Everything else is in Python-scope. They are simply Python native code.

WARNING

Taichi kernels must be called from the Python-scope. Taichi functions must be called from the Taichi-scope.

NOTE

For those who come from the world of CUDA, ti.func corresponds to __device__ while ti.kernel corresponds to __global__.

WARNING

Nested kernels are not supported.

Nested functions are supported.

Recursive functions are not supported for now.

# Parallel for-loops

For loops at the outermost scope in a Taichi kernel is automatically parallelized. For loops can have two forms, i.e. range-for loops and struct-for loops.

Range-for loops are no different from Python for loops, except that it will be parallelized when used at the outermost scope. Range-for loops can be nested.



 



 






 
 


@ti.kernel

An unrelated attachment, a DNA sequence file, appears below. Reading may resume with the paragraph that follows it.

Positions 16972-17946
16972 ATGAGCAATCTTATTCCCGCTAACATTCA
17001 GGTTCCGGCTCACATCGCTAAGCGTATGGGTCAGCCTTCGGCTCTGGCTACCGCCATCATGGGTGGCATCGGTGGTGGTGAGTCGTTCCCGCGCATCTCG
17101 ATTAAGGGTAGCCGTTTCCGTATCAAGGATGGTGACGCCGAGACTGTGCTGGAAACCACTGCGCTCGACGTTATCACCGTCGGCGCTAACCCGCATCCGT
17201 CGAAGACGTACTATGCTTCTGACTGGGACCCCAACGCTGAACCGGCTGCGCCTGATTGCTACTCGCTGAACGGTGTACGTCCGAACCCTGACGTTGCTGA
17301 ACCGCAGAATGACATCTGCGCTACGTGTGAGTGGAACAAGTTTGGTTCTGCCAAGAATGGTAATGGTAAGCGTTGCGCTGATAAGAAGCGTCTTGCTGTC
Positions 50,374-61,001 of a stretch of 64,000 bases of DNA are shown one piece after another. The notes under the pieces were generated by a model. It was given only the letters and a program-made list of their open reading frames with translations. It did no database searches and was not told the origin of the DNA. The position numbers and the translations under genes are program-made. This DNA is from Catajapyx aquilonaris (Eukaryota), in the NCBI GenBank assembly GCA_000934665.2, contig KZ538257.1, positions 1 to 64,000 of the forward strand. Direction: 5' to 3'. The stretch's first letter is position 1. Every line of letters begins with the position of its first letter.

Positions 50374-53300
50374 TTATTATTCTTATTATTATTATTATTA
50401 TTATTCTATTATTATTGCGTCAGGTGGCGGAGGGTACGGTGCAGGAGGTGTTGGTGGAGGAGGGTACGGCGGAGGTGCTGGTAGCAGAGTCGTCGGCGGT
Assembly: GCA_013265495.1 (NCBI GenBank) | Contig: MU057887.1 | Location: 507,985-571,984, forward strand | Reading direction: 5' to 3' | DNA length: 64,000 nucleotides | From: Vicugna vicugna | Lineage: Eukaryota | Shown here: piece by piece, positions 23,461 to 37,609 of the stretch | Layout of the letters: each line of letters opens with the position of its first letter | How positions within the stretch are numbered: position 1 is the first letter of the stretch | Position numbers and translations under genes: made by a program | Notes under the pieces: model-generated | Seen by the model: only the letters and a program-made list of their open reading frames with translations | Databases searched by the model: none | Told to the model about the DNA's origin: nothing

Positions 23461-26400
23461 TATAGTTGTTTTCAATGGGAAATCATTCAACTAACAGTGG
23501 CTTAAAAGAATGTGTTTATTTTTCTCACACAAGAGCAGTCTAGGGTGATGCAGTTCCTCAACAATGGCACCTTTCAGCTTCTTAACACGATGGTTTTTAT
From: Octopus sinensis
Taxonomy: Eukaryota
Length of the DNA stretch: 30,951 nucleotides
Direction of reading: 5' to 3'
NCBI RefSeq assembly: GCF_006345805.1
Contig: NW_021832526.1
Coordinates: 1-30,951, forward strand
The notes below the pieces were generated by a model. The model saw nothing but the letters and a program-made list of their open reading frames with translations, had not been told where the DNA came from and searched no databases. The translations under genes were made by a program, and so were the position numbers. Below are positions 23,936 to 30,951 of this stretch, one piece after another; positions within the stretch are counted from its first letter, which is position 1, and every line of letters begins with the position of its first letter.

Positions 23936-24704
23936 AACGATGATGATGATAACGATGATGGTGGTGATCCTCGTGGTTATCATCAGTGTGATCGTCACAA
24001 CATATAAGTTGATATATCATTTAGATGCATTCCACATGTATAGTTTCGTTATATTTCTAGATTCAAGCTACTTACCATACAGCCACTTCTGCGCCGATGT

def fill():
    for i in range(10): # Parallelized
        x[i] += i

        s = 0
        for j in range(5): # Serialized in each parallel thread
            s += j

        y[i] = s

@ti.kernel
def fill_3d():
    # Parallelized for all 3 <= i < 8, 1 <= j < 6, 0 <= k < 9
    for i, j, k in ti.ndrange((3, 8), (1, 6), 9):
        x[i, j, k] = i + j + k

NOTE

It is the loop at the outermost scope that gets parallelized, not the outermost loop.



 





 


@ti.kernel
def foo():
    for i in range(10): # Parallelized :-)
        ...

@ti.kernel
def bar(k: ti.i32):
    if k > 42:
        for i in range(10): # Serial :-(
            ...

Struct-for loops are particularly useful when iterating over (sparse) field elements. In the code above, for i, j in pixels loops over all the pixel coordinates, i.e. (0, 0), (0, 1), (0, 2), ... , (0, 319), (1, 0), ..., (639, 319).

NOTE

Struct-for is the key to sparse computation in Taichi, as it will only loop over active elements in a sparse field. In dense fields, all elements are active.

WARNING

Struct-for loops must live at the outer-most scope of kernels.